When we delve into the past we’ll often find anger somewhere inside it, as being heavily implied in Anne Enright’s The Gathering. We can rarely make peace with our past, holding it responsible for what happens to us in the present. It might need forever for a particular event to ooze out of our bad memory and lead us to the lane directing our actions, but it will one day finally happen, and we’ll never like it. Enright, through the story of an Irish family torn apart by secrets and the choices they make, deftly presents to readers this idea of dealing with the past and all the heartache accompanying it.
The sudden death of her brother Liam means that Veronica has to break the news to her somewhat mentally unstable mother, a bitter fact she has to carry on her shoulders along with the realization that she’s the only one among her many siblings reliable enough to do it. But if you think dealing with the task and bringing Liam’s body back to Ireland are not hard enough for her, then you haven’t seen all. She has also to discover the shocking, heart-shattering fact behind her beloved brother’s death: that he’s actually committed suicide. It immediately brings back deep-buried, saddening memories she has almost forgotten, memories involving her grandparents and their landlord, Lamb Nugent. Of course, these memories are not ones which are so real as Veronica seems only to imagine everything. But there are some about her and her brother, about the life they live in their grandparents’ house that wouldn’t spring to her mind if Liam didn’t drown himself. These vaguely-recalled, real recollections then break open their family’s secrets: their uncle’s mental illness, the constant absence of their grandfather, the mysterious, continuous presence of Lamb Nugent in their grandparents’ house, the death of their brother Stevie when he is still a baby, Liam’s drinking habit, and the horrible incident that might be the reason why Liam decides to die.
Through The Gathering, Anne Enright uncovers the unavoidable nature of having and being in a family. It seems like she peels every single layer of that nature and force the core of it on the reader so they’ll see the fact: that no family is a normal family. It’s no exaggeration to say that all families are dysfunctional, in their own ways. More or less, Veronica has made a correct statement that being part of a family is the most tormenting way of living. And having secrets is what’s most tormenting about it. People have secrets, family keep secrets. But to what extent does it affect their condition? One secret of the past can torture someone for their entire life and lead them to an action their own relatives won’t understand. Once again, Enright chooses the right means to deliver this whole idea of dysfunctionality. Throughout the narrative, she appears to say that not every member of our family can understand us, completely or not. Sometimes we just keep ourselves too much to ourselves, sometimes our family are just too much busy with themselves to get involved in our lives. And when something terrible happens, it’s already too late for them to try and understand the reason. There’s even no point in revealing the secret anymore.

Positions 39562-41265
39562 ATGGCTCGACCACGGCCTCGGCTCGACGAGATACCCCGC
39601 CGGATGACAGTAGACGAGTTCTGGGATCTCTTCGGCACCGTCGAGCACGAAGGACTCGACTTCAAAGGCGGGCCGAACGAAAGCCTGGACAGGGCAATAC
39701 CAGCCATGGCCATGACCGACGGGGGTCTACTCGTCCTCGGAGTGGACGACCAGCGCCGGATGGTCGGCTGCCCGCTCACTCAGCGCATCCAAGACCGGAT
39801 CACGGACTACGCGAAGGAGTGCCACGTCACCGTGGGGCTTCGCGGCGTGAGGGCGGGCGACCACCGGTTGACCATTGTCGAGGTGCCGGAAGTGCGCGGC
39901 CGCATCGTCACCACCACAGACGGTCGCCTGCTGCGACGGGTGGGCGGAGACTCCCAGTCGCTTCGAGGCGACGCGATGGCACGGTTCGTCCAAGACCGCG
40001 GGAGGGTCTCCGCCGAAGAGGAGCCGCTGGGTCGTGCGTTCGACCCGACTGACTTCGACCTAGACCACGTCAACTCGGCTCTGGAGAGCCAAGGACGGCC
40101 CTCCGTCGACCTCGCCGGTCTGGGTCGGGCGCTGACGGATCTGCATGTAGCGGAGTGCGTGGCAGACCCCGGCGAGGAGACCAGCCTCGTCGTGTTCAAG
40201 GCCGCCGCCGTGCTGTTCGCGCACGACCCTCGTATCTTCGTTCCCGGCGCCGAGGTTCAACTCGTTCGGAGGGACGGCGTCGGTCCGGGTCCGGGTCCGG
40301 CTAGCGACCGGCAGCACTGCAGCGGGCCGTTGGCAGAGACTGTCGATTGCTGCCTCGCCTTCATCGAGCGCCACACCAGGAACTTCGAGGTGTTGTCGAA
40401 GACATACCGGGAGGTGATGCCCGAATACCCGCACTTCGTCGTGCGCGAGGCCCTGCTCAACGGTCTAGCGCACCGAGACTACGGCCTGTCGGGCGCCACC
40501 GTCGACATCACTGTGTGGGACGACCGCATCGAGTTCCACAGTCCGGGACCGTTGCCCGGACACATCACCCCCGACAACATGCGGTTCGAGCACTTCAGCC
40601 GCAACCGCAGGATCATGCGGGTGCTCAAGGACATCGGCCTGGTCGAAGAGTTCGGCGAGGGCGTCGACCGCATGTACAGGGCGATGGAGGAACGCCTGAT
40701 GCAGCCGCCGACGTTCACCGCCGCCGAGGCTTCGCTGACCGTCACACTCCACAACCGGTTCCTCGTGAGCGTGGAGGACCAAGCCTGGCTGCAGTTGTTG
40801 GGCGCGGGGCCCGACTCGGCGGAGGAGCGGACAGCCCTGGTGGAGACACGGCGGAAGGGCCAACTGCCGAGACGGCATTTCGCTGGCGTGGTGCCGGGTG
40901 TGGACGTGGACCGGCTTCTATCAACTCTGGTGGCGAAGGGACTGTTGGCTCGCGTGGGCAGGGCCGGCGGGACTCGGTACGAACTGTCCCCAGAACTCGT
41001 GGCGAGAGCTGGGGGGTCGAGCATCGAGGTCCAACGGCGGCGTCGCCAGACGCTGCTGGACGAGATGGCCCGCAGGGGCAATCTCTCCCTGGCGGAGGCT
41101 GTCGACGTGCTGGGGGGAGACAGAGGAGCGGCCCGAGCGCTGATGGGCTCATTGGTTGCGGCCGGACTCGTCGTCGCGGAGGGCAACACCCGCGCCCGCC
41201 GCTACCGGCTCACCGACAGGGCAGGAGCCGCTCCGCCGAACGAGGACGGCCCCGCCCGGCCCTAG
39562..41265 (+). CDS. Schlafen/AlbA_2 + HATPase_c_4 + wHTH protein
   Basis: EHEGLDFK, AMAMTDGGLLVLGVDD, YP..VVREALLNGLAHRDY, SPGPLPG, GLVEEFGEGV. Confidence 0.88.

The Gathering has a very strong narrative and the plot is ever so carefully, neatly organized that the reader can feel its cover peel off little by little and reveal everything within. At the beginning, it feels a bit hard to get into the introductory chapters, as they feel more imaginary than real and are difficult to catch up. Thankfully, as the next ones unfold, readers can eventually sense the power of the story Enright has woven, especially the voice of Veronica as the narrator. Through her, Enright breaks open one by one what becomes the secrets of the family she describes, along with all the emotions bottled up between her lines: sadness, anger, revenge, regret, and hatred Veronica has for her family, which, to her, only makes her life more miserable than already is. The language Enright uses to write all of those feels too much difficult to stomach at times, rendering our “burden” while reading the whole book doubled. However, it also somehow manages to drag us into a whirlpool that is Veronica’s mind, and lets us see what flares up within. The core idea, which is the breakdown of a family, might not be as exceptional as anyone would think, but Enright has a brilliant way to develop it into a heart-tuggingly engaging tale, forcing us to recognize its beauty and excellence.
The Gathering by Anne Enright is not a masterpiece, in my opinion—despite its winning the Man Booker Prize—but it is truly a huge work of contemporary literature. It seeps through our mind and gets us thinking: are our family just fine? Do we really love them? What influence do they have on us? This book can be thought of as the antithesis of romance, posing a question we wouldn’t dare to ask ourselves: is there really something called “living happily ever after”? After marrying the one we love, will everything end just there?